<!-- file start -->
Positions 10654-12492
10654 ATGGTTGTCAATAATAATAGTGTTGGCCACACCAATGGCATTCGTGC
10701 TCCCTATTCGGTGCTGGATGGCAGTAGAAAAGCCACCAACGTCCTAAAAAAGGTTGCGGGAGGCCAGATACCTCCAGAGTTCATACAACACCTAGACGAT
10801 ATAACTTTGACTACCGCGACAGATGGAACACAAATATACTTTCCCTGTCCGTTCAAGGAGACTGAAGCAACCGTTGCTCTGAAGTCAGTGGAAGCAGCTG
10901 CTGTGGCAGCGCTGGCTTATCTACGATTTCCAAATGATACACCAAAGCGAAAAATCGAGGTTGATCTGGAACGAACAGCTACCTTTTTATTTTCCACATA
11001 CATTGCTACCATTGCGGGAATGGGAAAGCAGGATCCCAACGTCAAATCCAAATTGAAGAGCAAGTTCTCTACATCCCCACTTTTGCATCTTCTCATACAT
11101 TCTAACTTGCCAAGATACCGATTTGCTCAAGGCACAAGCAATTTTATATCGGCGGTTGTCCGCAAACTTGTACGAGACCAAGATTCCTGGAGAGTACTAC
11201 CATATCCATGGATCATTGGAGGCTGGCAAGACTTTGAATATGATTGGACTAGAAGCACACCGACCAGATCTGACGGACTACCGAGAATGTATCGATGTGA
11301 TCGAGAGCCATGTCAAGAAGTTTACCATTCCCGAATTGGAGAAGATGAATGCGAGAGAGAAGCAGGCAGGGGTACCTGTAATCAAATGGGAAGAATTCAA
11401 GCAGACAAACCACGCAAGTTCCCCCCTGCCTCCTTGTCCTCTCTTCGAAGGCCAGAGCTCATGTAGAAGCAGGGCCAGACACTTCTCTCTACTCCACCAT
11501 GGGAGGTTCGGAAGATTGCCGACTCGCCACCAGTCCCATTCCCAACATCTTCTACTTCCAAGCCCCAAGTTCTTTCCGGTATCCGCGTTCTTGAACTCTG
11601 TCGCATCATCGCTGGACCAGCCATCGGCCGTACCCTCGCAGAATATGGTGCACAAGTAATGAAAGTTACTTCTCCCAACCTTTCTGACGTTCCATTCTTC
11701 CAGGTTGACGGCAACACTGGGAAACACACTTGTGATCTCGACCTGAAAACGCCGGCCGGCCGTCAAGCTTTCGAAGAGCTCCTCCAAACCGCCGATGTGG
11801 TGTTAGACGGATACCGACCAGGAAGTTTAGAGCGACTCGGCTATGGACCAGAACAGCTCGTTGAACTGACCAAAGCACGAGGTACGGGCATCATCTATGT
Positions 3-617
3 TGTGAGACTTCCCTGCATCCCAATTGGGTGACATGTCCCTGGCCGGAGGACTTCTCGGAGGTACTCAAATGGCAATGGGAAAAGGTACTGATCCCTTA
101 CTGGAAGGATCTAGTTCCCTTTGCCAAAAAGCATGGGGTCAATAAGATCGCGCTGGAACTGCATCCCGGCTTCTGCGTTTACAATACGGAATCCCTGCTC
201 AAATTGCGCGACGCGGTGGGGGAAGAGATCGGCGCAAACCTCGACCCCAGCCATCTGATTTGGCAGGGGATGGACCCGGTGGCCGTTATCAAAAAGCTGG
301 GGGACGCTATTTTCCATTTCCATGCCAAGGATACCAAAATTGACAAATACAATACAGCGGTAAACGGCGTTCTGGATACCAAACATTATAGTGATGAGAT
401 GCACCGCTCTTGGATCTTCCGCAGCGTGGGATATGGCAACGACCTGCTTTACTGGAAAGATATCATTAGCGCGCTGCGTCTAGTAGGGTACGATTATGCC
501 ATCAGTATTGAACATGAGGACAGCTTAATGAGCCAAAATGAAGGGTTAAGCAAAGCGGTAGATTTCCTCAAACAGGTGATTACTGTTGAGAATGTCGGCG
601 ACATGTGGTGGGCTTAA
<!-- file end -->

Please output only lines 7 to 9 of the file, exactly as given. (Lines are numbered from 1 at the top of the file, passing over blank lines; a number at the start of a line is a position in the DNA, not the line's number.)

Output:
11101 TCTAACTTGCCAAGATACCGATTTGCTCAAGGCACAAGCAATTTTATATCGGCGGTTGTCCGCAAACTTGTACGAGACCAAGATTCCTGGAGAGTACTAC
11201 CATATCCATGGATCATTGGAGGCTGGCAAGACTTTGAATATGATTGGACTAGAAGCACACCGACCAGATCTGACGGACTACCGAGAATGTATCGATGTGA
11301 TCGAGAGCCATGTCAAGAAGTTTACCATTCCCGAATTGGAGAAGATGAATGCGAGAGAGAAGCAGGCAGGGGTACCTGTAATCAAATGGGAAGAATTCAA